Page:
MoPoTsyo Blog 2
INTEGRATION makes sense, but HOW?
This is the second post of a three part series of guest blogs based on writings provided by Maurits van Pelt, Director of MoPoTsyo Patient Information Centre in Cambodia. Collectively these writings will provide a roadmap for scaling up peer educator networks and developing sustainability for what is now still an intervention organized and facilitated by a Cambodian NGO. Part 1 focused on developing a Niche and Demonstrating value. Part 2 Focuses on Integration. Maurits van Pelt.
INTEGRATION makes sense, but HOW?
Recognizing the cost effectiveness of the Peer Educator Networks (P.E.N.), the Cambodian Ministry of Health recently approached MoPoTsyo to have the benign neoplastic P.E.N. become more integrated into Cambodia’s primary health care system. This could increase MoPoTyso sustainability by getting government network costs not yet recovered through revenues generated from service provided to members, as well as lead to better access to medical services for patients outside the scope of the Networks. However, what does such integration mean in practice?
Challenge 1: Can peer educators carry out new tasks?
Access to additional medical services can be critical in an environment where diabetic peer educators are untrained and unqualified to provide services outside their own chronic disease. It should be noted these educators are not community health workers and may easily overlook signs of other health problems that need priority attention. Consequently, much of the added value of Peer Educators will be lost if peer educators delay proper care instead of facilitating it.
Challenge 2: Linking various programs at the lowest is hard to do.
Patients often require horizontal functional linkages at the lowest levels of the health system with the National Mother- and Child Health, Neonatal Health program and Communicable Disease program. Unfortunately, many low income countries are notorious for problems with linking these kinds of different programs. However, these turf wars are mainly waged at the top of the program silos where policies are set for allocating resources. Fortunately, at the point of service delivery, patients and staff have different worries and offer little or no resistance to a more integrated approach provided the right conditions are in place.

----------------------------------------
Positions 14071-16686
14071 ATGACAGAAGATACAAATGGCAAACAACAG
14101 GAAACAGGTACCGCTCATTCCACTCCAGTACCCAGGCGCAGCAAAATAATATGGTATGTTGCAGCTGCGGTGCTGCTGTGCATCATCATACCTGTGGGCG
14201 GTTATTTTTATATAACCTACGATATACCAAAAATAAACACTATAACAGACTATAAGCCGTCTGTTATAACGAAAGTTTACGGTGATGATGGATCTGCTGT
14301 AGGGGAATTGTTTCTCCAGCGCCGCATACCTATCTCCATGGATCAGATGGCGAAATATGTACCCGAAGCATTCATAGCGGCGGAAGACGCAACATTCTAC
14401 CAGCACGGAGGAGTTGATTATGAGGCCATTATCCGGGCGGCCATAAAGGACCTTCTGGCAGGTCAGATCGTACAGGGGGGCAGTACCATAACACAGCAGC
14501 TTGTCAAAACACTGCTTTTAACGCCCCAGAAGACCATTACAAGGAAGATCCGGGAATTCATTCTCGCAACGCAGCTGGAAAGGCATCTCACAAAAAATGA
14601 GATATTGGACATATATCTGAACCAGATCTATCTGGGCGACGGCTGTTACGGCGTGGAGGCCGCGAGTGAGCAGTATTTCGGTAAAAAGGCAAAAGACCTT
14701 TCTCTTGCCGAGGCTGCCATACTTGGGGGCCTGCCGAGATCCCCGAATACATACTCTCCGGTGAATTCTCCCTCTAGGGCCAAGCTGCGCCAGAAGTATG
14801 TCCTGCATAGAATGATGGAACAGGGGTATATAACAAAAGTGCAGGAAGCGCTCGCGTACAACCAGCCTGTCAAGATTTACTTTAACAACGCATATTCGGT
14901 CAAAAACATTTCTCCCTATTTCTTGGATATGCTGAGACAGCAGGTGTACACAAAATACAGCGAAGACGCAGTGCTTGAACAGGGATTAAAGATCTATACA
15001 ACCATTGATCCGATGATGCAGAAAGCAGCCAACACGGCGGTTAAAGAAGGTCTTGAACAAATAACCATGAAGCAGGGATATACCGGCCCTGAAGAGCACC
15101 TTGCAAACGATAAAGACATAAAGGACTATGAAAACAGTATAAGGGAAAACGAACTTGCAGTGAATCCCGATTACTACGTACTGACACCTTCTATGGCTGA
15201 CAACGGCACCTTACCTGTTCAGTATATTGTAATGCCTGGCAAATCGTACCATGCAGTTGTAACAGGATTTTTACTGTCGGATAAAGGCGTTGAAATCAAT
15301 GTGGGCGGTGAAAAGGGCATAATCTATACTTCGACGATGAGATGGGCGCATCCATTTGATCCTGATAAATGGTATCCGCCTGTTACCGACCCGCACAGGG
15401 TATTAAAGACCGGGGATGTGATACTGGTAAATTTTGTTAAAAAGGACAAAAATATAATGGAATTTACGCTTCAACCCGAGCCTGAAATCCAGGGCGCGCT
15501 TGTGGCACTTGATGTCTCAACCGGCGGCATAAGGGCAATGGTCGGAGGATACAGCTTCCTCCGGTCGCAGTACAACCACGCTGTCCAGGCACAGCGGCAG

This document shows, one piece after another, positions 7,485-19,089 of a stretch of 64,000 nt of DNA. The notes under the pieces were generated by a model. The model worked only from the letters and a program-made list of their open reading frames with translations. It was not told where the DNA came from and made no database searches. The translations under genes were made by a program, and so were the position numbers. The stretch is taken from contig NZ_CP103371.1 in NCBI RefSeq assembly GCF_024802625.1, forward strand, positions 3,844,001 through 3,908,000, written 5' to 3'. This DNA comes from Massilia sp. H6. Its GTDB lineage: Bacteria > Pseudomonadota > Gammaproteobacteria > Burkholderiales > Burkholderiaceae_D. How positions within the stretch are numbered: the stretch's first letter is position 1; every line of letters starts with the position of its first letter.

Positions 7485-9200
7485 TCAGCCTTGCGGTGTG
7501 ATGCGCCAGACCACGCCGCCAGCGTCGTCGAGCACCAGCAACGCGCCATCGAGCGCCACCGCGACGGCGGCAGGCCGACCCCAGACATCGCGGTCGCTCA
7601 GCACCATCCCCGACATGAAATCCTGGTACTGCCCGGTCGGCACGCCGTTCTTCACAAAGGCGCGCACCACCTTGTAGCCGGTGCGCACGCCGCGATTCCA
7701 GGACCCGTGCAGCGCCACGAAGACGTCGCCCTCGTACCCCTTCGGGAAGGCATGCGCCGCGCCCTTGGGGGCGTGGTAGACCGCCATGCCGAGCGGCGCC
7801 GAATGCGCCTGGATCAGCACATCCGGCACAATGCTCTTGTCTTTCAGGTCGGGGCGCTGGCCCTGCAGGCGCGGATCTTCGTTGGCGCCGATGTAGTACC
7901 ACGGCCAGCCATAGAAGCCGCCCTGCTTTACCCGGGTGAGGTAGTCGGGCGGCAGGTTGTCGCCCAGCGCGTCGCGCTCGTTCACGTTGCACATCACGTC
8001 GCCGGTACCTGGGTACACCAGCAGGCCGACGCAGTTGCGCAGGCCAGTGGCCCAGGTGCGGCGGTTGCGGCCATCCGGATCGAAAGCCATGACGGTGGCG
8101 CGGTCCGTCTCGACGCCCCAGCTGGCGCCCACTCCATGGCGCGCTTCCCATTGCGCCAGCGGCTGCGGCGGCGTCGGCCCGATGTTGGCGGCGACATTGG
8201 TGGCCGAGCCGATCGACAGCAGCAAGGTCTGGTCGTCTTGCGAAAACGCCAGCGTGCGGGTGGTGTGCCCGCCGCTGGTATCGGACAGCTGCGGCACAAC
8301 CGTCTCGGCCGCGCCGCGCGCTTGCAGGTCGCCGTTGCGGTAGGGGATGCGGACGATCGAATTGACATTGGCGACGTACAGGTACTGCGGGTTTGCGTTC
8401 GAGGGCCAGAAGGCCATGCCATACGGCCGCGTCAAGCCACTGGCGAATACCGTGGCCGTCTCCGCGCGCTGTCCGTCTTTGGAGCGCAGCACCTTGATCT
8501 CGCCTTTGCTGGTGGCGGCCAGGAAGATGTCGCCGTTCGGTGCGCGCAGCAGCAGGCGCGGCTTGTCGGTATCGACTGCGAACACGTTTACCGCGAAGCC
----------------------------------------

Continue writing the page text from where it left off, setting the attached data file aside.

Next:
Challenge 3: The current system may not have the capacity to satisfy consumer needs.
When preceding this integration, service capacity and availability can be a severe constraint. In other words, it makes no sense to train people in doing something if the conditions are not in place for delivery. For example, there are many barriers that delay seeking of professional care: transportation costs are relatively high and trust in public health services is generally low. If a peer educator recommends a patient to go for medical consultation many patients simply will not follow the advice because of real or perceived barriers.
MoPoTsyo’s approach to the challenges: Let’s pilot test at implementation level
Solutions for these technical challenges must be found that work in the local context. With the decentralization of the health system under way, it is likely that these horizontal and diagonal linkages are best piloted at the implementation level. After all, “how to brew the best soup collaboratively and steadily over time as it must be eaten locally”. As an example, MoPoTsyo has an opportunity to strengthen the system’s ability to target subsidies to individuals and households who are most vulnerable in order to help them adhere better to prescribed treatment and cope better with the cost of their chronic illness. A voucher system is being piloted in the urban slums starting in July 2011 and can be rolled out to 4 provinces in the 4th trimester of 2011 if the results prove satisfactory. However, a broad regulatory framework for the operational district level is now required that captures the Peer Educator Network to become incorporated under the primary health care system. This can shift specific management tasks to local health authorities in exchange for proper rewards for their extra work and added responsibilities without clipping the wings of the Peer Educator Networks.